However, at the end of the climb you get rewarded with the most spectacular sight of Mount Fitz Roy and the lake.
There's a ridge on the left side of the lake that you can climb and you get an awesome view of both Laguna de Los Tres and Laguna Sucia. The latter has an incredible milky blue color that looks unreal.
From the lake shore, the return hike to El Chalten is pretty much a leisure walk, mostly downhill. The only tricky part is the descent from the lake to the camp, the same 400 meters you ascended before. We were lucky to enjoy a sunny afternoon and got a very nice viewpoint towards the mountain on the way back.
All in all, the hike could take anything between 10 and 12 hours, depending on how much time you want to spend at each stop. The total altitude gain is 700m. You can read more about the technical details of the hike and also check out the map on this website.
Loma del Pliegue Tumbado
Most people will recommend a different hike for your second day, to Laguna Torre, for a nice view of the Cerro Torre, another famous mountain in the area. But if you prefer a more difficult challenge and you have a clear weather, you should definitely do the hike to Loma del Pliegue Tumbado.
Unlike the hikes to Laguna de Los Tres and Laguna Torre, this one actually involves going up the mountain to an amazing viewpoint. But don't worry, it's not that steep and it's definitely not too difficult for anyone with a decent level of fitness. You will experience much stronger winds, because you are in the open mountains.
The hike starts from the south part of the town, from the Visitors Center. Inside the Visitors Center, you can ask the rangers about the weather forecast for the day. Unlike the hike to Laguna de Los Tres, this one is very steady going up and doesn't have any big vertical climbs. The total altitude difference is about 1100m until the top of the mountain and 900m until the viewpoint.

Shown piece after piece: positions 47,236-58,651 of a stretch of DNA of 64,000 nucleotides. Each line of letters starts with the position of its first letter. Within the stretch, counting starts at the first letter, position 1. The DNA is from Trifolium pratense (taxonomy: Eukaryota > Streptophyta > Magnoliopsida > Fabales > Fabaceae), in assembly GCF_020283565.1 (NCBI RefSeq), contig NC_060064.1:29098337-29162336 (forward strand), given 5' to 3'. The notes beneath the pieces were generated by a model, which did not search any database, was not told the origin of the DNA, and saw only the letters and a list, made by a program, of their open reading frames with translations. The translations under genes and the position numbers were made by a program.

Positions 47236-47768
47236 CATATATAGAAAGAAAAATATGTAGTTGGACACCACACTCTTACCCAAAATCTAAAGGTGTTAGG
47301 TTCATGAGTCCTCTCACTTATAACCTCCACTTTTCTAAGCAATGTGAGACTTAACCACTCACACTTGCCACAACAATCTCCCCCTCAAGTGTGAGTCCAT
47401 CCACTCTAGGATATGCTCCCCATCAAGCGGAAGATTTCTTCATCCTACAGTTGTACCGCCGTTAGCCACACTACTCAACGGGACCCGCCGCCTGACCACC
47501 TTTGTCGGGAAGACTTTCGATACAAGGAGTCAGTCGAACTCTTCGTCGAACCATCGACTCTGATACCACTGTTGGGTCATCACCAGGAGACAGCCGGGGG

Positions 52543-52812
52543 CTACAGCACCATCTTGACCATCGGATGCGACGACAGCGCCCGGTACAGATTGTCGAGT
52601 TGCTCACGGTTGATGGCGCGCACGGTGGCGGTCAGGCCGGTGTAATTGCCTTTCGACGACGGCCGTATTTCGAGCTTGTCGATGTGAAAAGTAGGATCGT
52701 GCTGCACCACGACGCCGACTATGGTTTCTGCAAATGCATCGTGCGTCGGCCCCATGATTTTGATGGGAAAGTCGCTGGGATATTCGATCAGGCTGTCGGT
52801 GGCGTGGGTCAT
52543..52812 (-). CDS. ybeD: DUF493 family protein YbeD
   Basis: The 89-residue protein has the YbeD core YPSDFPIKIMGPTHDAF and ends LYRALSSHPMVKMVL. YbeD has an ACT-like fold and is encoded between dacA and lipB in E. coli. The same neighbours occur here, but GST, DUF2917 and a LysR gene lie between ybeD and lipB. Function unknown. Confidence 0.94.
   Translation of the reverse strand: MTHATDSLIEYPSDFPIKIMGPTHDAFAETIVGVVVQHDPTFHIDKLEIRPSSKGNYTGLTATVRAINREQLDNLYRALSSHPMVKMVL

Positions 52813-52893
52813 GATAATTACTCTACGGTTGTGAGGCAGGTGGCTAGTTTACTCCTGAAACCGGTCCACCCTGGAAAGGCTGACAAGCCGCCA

After 1km or so, you start seeing the magnificent Fitz Roy on your right side. The mountain will follow you for the next 2-3km. After a junction with another trail, you enter a beautiful forest of secular lenga trees. The trees are not taller than 4-5m because of the strong winds, so you get the feeling of walking through a tunnel.
When you exit the forest you start feeling the real power of the Patagonian wind. We had a particular windy day when we went, but we were told that you experience strong winds pretty much every day. Now, let's define strong winds. There were time we had to stop every 100m or so to wipe our tears and rest our legs, so powerful was the front-blowing wind. Eye glasses are mandatory at this point!
But the reward is there at the end of the climb. You get to an opening with a signpost: Loma del Pliegue Tumbado.
This is the viewpoint, the mountain top itself is another 200m up and you have to decide if you want to proceed. The wind was still strong so we decided to camp behind some rocks instead of going up to the mountain top. Words and pictures don't really describe the beauty of this viewpoint. You have the entire valley of Lago Torre beneath your feet and you see the mighty Fitz Roy and the Cerro Torre, one of the hardest mountains to climb in the area, with its ice-capped tip. Beyond Cerro Torre, you have the endless white of the South Patagonian ice field.